Inspired by Nature: BE WiSE at the Aquarium

Scripps Ph.D. candidate Noelle Bowlin teaches students about the diversity of fishes. Photo Credit Lara Dickens

By Catie Fyfe, community connections coordinator

When the lights go out and the public leaves, the fish usually have Birch Aquarium at Scripps to themselves. That wasn’t the case earlier this month when 40 middle school girls had the rare opportunity to sleep over. But these seventh and eighth graders did more than just check out the sleepy marine life.

The students are part of the San Diego Science Alliance’s Better Education for Women in Science & Engineering – or BE WiSE – program. The program aims to stimulate and support young women’s interest in science, technology, engineering, and math by connecting them with science professionals in special out-of-class activities.

Birch Aquarium and Scripps Institution of Oceanography have participated in the program since 2000. Our staff and students take pride in helping to inspire the next generation of ocean scientists. Over the last 12 years the BE WiSE program has reached more than 500 girls from San Diego County!

The sleepover at Birch Aquarium was part of the program’s Inspired by Nature Series, which features researchers and hands-on experiences from Scripps Oceanography, Hubbs Sea World Research Institute, and San Diego Zoo’s Institute for Conservation Research.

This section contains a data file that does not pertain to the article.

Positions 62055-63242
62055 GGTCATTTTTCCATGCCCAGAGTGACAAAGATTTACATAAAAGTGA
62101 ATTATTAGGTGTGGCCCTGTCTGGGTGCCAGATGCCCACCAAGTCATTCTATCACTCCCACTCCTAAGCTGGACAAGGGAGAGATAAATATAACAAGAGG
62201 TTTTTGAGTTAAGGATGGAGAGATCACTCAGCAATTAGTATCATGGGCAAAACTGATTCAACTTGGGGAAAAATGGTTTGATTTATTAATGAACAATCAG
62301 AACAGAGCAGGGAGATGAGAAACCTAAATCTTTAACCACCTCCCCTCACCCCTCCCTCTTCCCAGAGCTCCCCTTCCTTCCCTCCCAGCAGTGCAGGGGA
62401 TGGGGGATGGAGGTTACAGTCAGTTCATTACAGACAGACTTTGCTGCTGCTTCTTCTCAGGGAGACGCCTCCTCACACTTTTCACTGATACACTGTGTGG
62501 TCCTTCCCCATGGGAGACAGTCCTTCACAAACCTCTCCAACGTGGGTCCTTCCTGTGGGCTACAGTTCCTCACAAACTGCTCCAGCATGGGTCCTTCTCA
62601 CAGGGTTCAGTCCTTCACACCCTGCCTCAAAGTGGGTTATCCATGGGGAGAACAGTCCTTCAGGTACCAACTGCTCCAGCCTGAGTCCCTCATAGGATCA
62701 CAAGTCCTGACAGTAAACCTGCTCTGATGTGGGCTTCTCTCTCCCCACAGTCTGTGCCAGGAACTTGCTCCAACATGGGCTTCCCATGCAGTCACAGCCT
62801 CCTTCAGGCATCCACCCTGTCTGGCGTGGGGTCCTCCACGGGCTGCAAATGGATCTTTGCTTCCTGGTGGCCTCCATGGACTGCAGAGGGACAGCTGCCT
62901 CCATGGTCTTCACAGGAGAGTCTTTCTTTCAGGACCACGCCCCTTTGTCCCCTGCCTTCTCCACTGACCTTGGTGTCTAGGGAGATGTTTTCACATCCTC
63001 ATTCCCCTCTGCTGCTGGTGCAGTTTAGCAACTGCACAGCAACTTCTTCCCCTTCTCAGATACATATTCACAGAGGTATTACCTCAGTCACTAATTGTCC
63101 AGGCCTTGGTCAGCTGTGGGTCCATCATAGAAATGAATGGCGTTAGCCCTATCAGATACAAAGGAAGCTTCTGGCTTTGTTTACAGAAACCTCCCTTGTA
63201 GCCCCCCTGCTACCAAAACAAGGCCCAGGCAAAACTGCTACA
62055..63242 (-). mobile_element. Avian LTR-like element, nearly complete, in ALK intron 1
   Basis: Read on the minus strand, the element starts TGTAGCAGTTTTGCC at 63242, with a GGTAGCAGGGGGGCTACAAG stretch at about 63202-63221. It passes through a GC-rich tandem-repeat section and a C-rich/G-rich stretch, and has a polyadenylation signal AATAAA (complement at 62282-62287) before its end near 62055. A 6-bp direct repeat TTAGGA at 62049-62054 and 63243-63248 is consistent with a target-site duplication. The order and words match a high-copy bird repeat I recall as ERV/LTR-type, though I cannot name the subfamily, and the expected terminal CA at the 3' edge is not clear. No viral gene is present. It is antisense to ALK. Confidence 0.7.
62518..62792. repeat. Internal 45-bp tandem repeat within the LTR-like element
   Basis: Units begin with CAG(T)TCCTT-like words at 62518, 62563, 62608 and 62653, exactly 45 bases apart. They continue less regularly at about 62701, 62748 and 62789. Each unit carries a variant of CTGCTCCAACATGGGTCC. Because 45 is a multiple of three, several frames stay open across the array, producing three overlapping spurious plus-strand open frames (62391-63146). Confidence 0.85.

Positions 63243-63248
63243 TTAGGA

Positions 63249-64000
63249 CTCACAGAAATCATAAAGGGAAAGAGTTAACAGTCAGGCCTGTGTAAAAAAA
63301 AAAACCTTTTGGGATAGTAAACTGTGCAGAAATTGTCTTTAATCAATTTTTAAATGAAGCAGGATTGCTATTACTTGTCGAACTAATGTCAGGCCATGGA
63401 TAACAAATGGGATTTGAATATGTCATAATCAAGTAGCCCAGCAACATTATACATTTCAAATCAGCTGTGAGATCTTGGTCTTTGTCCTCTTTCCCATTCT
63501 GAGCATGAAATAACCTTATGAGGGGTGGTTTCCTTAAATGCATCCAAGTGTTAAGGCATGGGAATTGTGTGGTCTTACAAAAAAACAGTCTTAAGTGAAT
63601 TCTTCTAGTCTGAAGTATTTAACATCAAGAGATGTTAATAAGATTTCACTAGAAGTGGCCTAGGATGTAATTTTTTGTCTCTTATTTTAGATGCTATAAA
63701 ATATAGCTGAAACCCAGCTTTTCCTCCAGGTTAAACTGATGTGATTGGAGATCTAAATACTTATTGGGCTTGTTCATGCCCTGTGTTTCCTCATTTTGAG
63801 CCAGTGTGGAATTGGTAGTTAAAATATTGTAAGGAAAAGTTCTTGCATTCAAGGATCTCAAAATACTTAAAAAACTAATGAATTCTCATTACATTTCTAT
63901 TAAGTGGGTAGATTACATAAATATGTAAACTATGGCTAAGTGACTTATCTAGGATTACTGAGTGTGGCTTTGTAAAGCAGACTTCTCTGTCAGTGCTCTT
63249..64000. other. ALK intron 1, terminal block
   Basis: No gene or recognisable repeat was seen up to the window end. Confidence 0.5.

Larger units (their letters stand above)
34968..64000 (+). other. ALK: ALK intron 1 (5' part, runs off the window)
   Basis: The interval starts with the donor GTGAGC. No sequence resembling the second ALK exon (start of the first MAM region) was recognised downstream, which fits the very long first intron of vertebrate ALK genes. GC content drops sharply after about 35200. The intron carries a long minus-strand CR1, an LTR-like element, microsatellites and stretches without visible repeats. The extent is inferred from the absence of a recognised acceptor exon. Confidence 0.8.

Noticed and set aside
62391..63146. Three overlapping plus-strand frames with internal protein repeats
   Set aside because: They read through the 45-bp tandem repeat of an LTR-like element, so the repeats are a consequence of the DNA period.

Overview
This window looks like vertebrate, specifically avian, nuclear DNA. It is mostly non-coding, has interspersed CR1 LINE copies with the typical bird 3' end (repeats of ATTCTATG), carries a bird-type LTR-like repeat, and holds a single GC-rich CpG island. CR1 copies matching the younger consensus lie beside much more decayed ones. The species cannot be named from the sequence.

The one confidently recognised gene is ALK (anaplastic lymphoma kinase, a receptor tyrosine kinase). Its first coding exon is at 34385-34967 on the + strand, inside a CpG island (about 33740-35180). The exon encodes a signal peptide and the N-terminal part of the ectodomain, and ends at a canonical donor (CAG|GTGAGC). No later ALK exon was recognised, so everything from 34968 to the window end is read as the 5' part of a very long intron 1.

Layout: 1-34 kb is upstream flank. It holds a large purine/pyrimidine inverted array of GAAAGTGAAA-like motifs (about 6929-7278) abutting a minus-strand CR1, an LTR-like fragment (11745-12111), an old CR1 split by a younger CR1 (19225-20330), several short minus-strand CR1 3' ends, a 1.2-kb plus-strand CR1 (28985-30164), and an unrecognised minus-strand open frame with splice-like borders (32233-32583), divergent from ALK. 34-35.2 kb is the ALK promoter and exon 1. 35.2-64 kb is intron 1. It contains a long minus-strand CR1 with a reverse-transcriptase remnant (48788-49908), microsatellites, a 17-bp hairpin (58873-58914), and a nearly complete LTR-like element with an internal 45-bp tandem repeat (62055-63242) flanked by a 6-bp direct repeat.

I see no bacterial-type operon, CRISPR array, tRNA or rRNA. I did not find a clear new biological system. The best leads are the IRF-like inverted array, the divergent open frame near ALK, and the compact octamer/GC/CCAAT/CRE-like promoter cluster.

BE WiSE participants complete a dog genetic activity. Photo credit Lara Dickens

Throughout the night, participants met with graduate student researchers, learned what it takes to be an oceanographer and marine biologist, and got their hands wet with experiments and live animals. Aquarium educator Dr. Stephanie Schroeder delivered the keynote presentation, titled “The Limpet Circus,” featuring her research on the owl limpet. Other activities included studying a diversity of preserved fishes,exploring the science behind ocean acidification, and learning about pressure in deep-sea environments.

Special guests Drs. Cassondra Williams of Scripps Oceanography and Bridgett von Holdt of UC Irvine shared their fascinating research on dog genetics to help students understand how genes work together, particularly in our familiar dog species.

The night concluded with a movie viewing of “Happy Feet 2” next to the two-story kelp forest tank.  The giant sea bass seemed to enjoy it, too!

Special thanks to Scripps Ph.D. candidates Grant Gallant, Noelle Bowlin, Phil Bresnahan, Makaila Lashomb, Yui Takeshita, Alexis Pasulka, and Rosa Leon-Zayas for their participation.


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